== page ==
Ayn Rand, Cheap Grace, and the Tea Party – Proper 13, Year A

Philippians 1:21-30; Matthew 20:1-16

Matthew’s parable of the workers in the vineyard is a harvest story, dealt with by the Elves around the time of the Fall Equinox.  (See the original Revised Common Lectionary blog.)  As usual, Matthew’s pious comment at the end (“The last will be first and the first last”), while it seems to be Matthew’s favorite quote, has nothing to do with the point.  According to the Jesus Seminar commentary in The Five Gospels, the parable is not about the reversal of fortune for the greedy or the self-righteous (“the last will be first and the first last”) but about frustrated expectations.  Conventional fairness in the imperial marketplace certainly does get turned upside down, whether from the point of view of the rich proprietor, or the poor workers hired throughout the day.  But Jesus is talking about more than frustrated expectations.  Jesus is illustrating how in God’s realm the reward is bestowed whenever the program is joined.  That is the nature of God’s Covenant.

Read superficially, this feels suspiciously like “cheap grace.” Certainly that is what Jonah thought.  If God is going to settle for cheap grace, Jonah would prefer to be dead, thank you very much.  The deadbeats hanging around the well all day, pinching the women, get the same wages as the pious ones who worked from dawn.  The proprietor looks like a typical CEO, cheating his workers with bait-and-switch promises of a days’ pay for a days’ work without defining the length of the day or the rate.  How fair or just is that?  It’s just like the old miscreant on his deathbed who confesses Jesus as Lord, and the angels waft him to heaven.

Dietrich Bonhoeffer, who wrote the book on Grace, says: “The essence of grace, we suppose, is that the account has been paid in advance; and, because it has been paid, everything can be had for nothing. . . . Cheap grace means grace as a doctrine, a principle, a system.  It means forgiveness of sins proclaimed as a general truth . . . An intellectual assent to that idea is held to be of itself sufficient to secure remission of sins. . . .”  The key in Matthew’s parable is the timing.  God’s reward is paid as soon as the worker agrees to the bargain.  And what is the bargain?  To be first?  To be last?  Far from a position in line, the bargain – the Covenant – is in Bonhoeffer’s words, true (costly) grace:  “the Incarnation of God.”  When Paul says in Philippians 1:21, “For to me, living is Christ and dying is gain,” he is talking about incarnation – taking on the life and the purpose and the work that Jesus did.  In Paul’s experience, to die doing that work is deliverance.  Bonhoeffer’s “costly grace” is the radical abandonment of self-interest so that the great work of distributive justice-compassion can continue, and God’s Kingdom can come.  The promised reward is deliverance from injustice – whether we live or die.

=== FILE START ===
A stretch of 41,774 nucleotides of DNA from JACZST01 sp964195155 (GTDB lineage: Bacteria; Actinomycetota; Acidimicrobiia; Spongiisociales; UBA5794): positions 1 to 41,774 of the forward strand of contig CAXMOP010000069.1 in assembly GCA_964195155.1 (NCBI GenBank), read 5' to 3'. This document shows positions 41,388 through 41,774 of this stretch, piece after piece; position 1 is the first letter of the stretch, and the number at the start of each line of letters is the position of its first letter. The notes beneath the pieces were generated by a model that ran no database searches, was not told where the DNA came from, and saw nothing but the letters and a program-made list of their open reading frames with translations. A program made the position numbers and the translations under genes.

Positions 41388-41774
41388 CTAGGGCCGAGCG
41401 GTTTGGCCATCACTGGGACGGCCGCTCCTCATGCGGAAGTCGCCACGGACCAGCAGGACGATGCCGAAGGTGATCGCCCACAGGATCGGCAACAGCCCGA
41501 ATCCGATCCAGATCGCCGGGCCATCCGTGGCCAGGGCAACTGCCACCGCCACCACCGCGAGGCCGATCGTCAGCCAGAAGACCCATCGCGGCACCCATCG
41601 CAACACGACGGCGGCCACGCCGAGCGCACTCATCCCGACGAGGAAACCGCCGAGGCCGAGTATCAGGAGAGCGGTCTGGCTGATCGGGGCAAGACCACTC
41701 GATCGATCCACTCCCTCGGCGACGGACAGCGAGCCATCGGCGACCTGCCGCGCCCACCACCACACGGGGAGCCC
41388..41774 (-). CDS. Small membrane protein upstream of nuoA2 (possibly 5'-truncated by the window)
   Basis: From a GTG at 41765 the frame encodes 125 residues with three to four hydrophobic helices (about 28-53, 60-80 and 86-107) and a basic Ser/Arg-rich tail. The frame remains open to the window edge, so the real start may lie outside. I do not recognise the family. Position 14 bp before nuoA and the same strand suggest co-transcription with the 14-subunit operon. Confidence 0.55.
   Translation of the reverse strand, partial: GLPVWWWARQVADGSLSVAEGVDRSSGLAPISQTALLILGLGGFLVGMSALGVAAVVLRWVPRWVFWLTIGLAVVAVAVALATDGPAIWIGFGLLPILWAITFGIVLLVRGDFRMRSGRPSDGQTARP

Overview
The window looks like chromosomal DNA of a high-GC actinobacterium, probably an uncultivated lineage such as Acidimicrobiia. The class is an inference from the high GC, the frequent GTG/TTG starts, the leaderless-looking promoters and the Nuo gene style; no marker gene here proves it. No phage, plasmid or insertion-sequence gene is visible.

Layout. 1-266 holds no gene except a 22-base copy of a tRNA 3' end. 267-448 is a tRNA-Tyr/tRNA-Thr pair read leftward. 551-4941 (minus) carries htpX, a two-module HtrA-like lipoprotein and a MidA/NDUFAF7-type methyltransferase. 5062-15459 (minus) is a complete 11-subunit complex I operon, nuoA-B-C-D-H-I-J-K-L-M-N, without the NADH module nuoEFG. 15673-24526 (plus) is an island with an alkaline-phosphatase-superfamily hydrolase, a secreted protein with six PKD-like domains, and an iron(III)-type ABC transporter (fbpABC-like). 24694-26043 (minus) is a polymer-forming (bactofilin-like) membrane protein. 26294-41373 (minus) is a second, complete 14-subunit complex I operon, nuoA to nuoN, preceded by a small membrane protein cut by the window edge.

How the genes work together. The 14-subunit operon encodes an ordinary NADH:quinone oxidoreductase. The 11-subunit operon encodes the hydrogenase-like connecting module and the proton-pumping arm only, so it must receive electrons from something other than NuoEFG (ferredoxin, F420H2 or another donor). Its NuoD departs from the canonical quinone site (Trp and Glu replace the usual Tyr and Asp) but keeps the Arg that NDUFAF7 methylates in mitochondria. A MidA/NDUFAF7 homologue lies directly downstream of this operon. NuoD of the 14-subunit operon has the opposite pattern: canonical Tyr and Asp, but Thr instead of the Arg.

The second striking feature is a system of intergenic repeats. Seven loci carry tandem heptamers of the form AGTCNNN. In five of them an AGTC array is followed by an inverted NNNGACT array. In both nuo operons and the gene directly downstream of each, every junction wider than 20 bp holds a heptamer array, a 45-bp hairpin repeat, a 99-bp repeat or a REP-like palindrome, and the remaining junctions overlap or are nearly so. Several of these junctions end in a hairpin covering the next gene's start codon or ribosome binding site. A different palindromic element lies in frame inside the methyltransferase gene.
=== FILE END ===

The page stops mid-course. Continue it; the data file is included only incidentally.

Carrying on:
This is not easy piety.  Paul is writing from prison, where the conditions were primitive and horrific: so bad, that it is possible they made his friend Epaphroditus ill to the point of threatening his life.  We don’t know what Paul did that landed him in jail, but we can safely bet the rent that he wasn’t preaching about salvation from hell in the next life, which poses no threat to Empire.  Paul got into trouble for the same reason Jesus did.  Preaching deliverance from injustice in this life calls into question everything that Empire does.

An article in the June 28, 2011 issue of The Christian Century (The Anti-gospel of Ayn Rand; p. 41) highlights the work of the American Values Network.  The AVN website supplies a video link to a 1959 interview of Ayn Rand by Mike Wallace, and offers commentary explaining why “Christians must choose: Ayn Rand or Jesus.”  Among the quotations from Ayn Rand’s work that are paired with specific scripture verses are: “What I am fighting is the idea that charity is a moral duty”; “You love only those who deserve it”; “Nobody has ever given a reason why man should be his brothers’ keeper.”